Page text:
The singer and actor Burl Ives could easily have played Father Christmas in any stage or film production. The Illinois-born entertainer had the girth (he weighed an imposing 300 pounds), the white beard, the chuckle, and the grin of the very best Santas. It’s fitting, then, that he should be best remembered for the Christmas song “Holly Jolly Christmas.”
Ives, one of the stars of the movie Cat On A Hot Tin Roof and winner of a Best Supporting Actor Oscar for his performance in The Big Country, was in his mid-50s when he recorded a version of “A Holly Jolly Christmas” for Decca Records in November 1965. It was a return to festive cheer for Ives, who had cut the Decca album Christmas Eve With Burl Ives eight years previously.
The song itself
“A Holly Jolly Christmas” was written by the late Johnny Marks, a true master of festive songs. As well as “Rockin’ Around the Christmas Tree,” the New Yorker wrote “Run, Rudolph, Run” (made famous by Chuck Berry) and “Rudolph The Red-Nosed Reindeer,” which was a massive hit for Gene Autry, and a song that Ives also recorded for Decca.
Ives actually recorded two versions of “A Holly Jolly Christmas,” which was written by Marks in 1962, but it is the slower one, released in October 1965, that proved to be so successful. The single was produced by Milt Gabler and arranged by Owen Bradley, who also conducted the orchestra at Brooklyn Studios.
Beloved balladeer Ives had first performed the song on the 1964 Christmas television special Rudolph The Red-Nosed Reindeer, in which Ives also did the voice of the narrator, Sam The Snowman. His 1965 single of “A Holly Jolly Christmas,” which followed a version by The Quinto Sisters, features a memorable acoustic guitar solo introduction.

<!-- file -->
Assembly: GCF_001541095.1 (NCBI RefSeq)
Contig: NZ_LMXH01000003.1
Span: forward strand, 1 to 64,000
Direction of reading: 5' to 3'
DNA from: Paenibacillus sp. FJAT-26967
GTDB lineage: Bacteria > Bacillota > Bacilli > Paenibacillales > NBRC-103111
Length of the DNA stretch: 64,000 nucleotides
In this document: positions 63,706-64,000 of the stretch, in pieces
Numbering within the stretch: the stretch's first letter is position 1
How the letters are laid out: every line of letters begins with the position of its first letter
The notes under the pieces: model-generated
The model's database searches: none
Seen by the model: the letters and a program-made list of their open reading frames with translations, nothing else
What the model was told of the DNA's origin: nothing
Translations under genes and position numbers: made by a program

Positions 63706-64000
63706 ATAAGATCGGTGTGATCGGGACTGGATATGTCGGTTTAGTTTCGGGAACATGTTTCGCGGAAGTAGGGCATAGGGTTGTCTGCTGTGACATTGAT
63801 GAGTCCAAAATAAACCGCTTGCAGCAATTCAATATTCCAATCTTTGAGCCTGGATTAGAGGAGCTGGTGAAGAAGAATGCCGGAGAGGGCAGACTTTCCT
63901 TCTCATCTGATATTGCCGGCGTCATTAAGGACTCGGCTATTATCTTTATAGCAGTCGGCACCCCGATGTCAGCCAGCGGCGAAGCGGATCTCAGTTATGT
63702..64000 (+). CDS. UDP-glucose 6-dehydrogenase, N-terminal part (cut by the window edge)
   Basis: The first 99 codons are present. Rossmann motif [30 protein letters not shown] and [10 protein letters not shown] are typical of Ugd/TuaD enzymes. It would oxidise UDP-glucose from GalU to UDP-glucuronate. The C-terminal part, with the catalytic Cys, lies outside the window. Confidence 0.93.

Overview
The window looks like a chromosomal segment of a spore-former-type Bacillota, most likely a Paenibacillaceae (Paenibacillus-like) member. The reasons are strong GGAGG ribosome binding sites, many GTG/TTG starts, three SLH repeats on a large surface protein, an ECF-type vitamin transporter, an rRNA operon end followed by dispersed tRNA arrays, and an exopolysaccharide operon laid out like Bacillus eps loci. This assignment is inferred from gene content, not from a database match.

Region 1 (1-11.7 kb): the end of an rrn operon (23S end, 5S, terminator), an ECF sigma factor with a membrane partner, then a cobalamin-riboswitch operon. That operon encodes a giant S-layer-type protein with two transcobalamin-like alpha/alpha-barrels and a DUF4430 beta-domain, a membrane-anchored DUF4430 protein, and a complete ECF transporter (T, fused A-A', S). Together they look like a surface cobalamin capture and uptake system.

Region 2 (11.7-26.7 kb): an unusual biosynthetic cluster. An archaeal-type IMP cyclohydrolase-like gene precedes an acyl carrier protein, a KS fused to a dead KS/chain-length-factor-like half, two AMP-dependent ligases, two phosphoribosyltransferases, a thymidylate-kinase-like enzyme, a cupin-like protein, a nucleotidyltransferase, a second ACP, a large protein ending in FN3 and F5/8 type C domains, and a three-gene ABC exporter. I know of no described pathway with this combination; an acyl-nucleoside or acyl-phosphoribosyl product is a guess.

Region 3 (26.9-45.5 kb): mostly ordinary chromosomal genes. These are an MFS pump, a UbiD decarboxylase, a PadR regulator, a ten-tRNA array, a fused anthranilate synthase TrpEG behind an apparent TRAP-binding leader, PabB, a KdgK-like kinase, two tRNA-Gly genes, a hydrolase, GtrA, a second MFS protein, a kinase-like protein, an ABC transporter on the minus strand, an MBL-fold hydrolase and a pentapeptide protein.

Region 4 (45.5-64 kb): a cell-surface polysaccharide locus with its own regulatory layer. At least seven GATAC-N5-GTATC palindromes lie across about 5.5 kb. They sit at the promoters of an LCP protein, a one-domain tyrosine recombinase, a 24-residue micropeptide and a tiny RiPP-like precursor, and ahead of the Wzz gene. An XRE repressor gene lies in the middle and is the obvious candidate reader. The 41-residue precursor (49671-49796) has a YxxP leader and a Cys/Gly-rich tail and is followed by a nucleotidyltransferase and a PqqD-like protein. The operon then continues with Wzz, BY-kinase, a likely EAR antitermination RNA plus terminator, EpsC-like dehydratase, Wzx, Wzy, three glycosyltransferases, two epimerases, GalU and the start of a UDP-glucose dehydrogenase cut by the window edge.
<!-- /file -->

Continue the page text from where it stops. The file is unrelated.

Burle Ives, the entertainer
Ives, a former professional footballer and itinerant banjo player – who was born Burle Icle Ivanhoe Ives to English-Irish tenant farmers in Illinois – had a voice that was warm, mellow, and perfectly suited to singing sentimental festive songs. Ives proved that with another hit version of “Frosty The Snowman.”
But it is Ives’ version of “A Holly Jolly Christmas” that became such a success around the world – and which continues to appeal to listeners. The song charted on the Billboard Hot 100 in 2017, 52 years after its original release, peaking at No. 38. Among the numerous artists who have recorded their own versions of “A Holly Jolly Christmas” are Alan Jackson, Johnny Matthis, Faith Hill, and Lady A.
Ives died in April 1995, at the age of 85, from complications of mouth cancer. “I always saw myself as an entertainer,” said the man whose voice continues to light up Christmas.
Looking for more? Discover the best Christmas songs of all time.